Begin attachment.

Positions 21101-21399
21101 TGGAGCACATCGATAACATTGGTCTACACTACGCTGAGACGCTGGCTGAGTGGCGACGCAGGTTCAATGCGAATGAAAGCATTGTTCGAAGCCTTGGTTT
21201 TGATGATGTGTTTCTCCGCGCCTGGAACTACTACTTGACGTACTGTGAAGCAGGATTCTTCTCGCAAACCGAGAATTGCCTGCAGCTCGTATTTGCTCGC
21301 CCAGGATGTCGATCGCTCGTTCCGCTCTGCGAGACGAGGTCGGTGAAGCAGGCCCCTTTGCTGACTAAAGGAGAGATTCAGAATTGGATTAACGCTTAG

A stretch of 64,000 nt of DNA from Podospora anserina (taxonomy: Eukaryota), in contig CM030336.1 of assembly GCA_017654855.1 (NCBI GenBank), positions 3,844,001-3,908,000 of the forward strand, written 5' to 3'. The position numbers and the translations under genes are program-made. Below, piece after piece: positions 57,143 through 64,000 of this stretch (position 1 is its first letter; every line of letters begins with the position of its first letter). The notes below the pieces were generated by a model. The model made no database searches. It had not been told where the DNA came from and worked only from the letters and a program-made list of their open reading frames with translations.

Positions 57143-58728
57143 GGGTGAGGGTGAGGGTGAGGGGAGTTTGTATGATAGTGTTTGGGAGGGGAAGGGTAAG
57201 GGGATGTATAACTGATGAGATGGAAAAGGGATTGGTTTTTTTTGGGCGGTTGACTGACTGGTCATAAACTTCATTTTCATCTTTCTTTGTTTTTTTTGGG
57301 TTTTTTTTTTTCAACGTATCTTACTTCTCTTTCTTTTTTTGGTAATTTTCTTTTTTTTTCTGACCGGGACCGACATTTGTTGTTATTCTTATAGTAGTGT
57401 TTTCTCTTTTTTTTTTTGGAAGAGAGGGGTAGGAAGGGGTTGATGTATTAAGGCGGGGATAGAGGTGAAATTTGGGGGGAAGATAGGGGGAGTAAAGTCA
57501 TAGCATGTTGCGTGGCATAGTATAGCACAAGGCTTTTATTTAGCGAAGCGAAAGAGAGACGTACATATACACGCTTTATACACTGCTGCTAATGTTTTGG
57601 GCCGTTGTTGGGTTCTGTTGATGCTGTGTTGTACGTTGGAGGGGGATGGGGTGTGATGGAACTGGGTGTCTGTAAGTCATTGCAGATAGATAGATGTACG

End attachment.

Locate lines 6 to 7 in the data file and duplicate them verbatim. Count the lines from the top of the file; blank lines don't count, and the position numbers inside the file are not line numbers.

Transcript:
Positions 57143-58728
57143 GGGTGAGGGTGAGGGTGAGGGGAGTTTGTATGATAGTGTTTGGGAGGGGAAGGGTAAG